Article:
One of the main issues with period sex is the loss of friction that occurs when there is too much moisture – in this case, blood. Once the blood starts flowing, the vagina will get super slick and sloppy, making penetrative sex start to become pointless. We need friction for arousal/orgasm.

There are some ways to counteract this wetness. You can mop it up (tissue, towel), but the issue is coming from deep inside and by mopping the outside, you’re just putting out spot fires. The wet will always return, and sooner than you want it to.

There are two main solutions for the sloppiness: using a tampon before sex to dry out the entire vaginal canal to you buy some time, or using a sea sponge during sex.

You can also use a menstrual cup or tampon during sex, but this isn’t really recommended – you may rob yourself of an orgasm! Plus, you want to avoid possible sources of damage or infection.

Leaving a tampon or menstrual cup in during sex

It’s usually best to avoid leaving a menstrual cup or tampon in during sex because it can interfere with pleasure. You can also have a hard time fishing them out afterwards.

But it happens – sometimes you forget it’s in there, you just couldn’t figure out how to navigate taking it out before sex, or you decided to leave it in to stop the blood flow.

A tampon will get jammed to the top of the vagina (and you’ll likely lose the string and it will be turned sideways – tricky to get out!). A menstrual cup tends to be as easy or difficult as usual to get out, though it will be pushed up further and may be dislodged from its usual position.

Some menstrual cups are now being advertised with the ability to have sex while they’re in as a feature (such as Nixit).

Using a tampon before sex

Using a tampon before sex will only work for those of you who use tampons and can get the tampon out without incident before anyone dives into the vagina.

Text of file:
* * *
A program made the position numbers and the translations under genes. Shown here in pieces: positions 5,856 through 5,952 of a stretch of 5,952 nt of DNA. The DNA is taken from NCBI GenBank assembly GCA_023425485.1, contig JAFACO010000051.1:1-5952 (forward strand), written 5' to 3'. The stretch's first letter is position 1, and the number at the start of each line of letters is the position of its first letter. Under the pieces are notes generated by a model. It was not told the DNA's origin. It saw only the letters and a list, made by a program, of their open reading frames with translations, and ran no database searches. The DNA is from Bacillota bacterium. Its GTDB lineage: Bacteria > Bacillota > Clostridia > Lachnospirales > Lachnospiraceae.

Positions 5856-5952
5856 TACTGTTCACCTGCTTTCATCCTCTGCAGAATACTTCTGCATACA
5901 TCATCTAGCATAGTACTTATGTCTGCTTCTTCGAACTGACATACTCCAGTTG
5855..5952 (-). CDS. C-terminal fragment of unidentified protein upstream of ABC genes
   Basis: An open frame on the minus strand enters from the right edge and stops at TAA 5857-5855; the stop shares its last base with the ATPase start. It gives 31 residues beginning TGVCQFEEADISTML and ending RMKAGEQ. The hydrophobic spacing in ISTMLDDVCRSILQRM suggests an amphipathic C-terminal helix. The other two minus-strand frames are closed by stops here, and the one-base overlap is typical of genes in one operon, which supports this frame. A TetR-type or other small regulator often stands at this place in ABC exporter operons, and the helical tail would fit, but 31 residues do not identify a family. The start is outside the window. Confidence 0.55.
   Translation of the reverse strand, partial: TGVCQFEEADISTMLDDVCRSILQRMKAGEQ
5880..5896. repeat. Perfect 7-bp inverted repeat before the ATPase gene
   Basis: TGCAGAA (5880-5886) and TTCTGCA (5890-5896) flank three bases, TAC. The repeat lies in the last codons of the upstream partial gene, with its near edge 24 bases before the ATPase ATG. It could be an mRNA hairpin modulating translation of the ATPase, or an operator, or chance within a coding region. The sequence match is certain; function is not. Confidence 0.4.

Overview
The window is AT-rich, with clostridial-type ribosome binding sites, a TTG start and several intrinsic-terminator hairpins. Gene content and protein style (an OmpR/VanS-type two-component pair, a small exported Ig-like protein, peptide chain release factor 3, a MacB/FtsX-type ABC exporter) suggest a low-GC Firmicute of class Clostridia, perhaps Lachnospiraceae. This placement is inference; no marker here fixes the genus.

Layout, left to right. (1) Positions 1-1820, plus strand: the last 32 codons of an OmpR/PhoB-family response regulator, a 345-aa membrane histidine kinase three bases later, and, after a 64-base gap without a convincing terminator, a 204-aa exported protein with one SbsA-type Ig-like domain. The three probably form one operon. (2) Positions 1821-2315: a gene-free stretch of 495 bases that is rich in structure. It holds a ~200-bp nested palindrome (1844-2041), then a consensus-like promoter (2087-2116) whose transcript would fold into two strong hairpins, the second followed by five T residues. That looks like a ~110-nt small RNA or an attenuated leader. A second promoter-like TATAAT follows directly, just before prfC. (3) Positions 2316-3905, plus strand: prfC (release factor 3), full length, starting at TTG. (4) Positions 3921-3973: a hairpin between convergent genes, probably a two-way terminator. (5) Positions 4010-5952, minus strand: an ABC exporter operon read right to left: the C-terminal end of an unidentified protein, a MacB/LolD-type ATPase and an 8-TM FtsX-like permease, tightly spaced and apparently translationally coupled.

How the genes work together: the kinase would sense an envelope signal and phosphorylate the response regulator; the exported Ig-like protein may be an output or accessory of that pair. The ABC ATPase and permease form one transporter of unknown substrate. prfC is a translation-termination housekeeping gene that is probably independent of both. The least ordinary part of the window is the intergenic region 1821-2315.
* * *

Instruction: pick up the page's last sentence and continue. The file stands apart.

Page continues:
You’ll need to manage a trip to the bathroom at precisely the moment you don’t want to – when you’re turned on and close to sex, but before your vagina is involved.

Duck out, remove the tampon, then use lube/saliva to get wet before penetration (or it’ll be dry). You’ll lube up quick enough, so that’s usually no issue, but don’t hurt yourself with dry sex.

Then, be quick – you only have a little while before the blood will start flowing. You may have 30 minutes, you may have 10, you may have two. You will know when Niagara Falls because it’ll start getting sloppy and your partner’s fingers, face, toy or penis will become bloody.

Using tampons during oral sex

If vagina-facing oral sex is on the cards, it can become much cleaner in an instant by using a tampon (or sea sponge) during the glorious act and the eater-outer is spared the red face.

If you want to make the tampon string disappear, you can cut it off or stuff it inside so you can pull the tampon out easily later.

When oral sex involves fingers, the fingerer may be able to feel the tampon, but keep in mind that tampons get wet, warm and soft once they’re in for a while. An untrained fingerer may not know the difference.

Using sea sponges during sex

Sea sponges are natural sea plants used as bathing or make-up sponges. Avoid synthetic sponge.

A piece of sea sponge for vaginal use is about the size of a golf ball. Run the sponge under water to soften it, then push the sponge up into the vagina as far as you can.